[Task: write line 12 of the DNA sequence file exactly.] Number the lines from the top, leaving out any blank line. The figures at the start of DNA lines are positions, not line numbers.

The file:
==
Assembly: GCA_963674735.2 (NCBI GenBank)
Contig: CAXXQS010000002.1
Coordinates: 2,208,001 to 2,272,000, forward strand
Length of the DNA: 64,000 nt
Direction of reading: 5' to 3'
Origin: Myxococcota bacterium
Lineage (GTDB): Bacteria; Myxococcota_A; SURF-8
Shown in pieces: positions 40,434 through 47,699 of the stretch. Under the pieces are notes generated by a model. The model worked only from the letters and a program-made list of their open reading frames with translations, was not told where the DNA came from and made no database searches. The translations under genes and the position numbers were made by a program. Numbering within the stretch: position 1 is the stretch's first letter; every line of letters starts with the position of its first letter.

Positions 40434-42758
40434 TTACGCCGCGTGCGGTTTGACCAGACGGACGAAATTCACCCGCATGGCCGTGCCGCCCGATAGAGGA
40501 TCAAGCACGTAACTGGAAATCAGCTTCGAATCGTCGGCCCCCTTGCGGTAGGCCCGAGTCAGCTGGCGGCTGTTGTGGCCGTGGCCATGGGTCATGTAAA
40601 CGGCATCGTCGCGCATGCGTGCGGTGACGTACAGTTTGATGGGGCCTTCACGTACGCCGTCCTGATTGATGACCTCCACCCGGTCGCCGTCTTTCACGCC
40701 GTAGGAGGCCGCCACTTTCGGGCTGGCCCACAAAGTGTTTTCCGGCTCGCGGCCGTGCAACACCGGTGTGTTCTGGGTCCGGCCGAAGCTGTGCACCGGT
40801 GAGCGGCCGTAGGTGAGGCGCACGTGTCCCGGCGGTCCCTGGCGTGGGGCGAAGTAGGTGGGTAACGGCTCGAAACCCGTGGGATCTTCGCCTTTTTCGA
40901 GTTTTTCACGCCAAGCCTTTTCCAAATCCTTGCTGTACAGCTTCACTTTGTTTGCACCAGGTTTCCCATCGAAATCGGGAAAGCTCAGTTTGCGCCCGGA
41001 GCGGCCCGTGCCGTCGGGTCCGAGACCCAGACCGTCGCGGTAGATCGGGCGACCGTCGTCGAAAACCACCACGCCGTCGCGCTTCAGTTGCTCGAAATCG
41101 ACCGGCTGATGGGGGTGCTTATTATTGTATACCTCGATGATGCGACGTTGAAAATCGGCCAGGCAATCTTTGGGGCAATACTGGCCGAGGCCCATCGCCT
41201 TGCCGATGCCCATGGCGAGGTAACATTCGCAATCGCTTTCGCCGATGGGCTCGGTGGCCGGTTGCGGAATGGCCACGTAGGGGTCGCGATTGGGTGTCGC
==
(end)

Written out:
40601 CGGCATCGTCGCGCATGCGTGCGGTGACGTACAGTTTGATGGGGCCTTCACGTACGCCGTCCTGATTGATGACCTCCACCCGGTCGCCGTCTTTCACGCC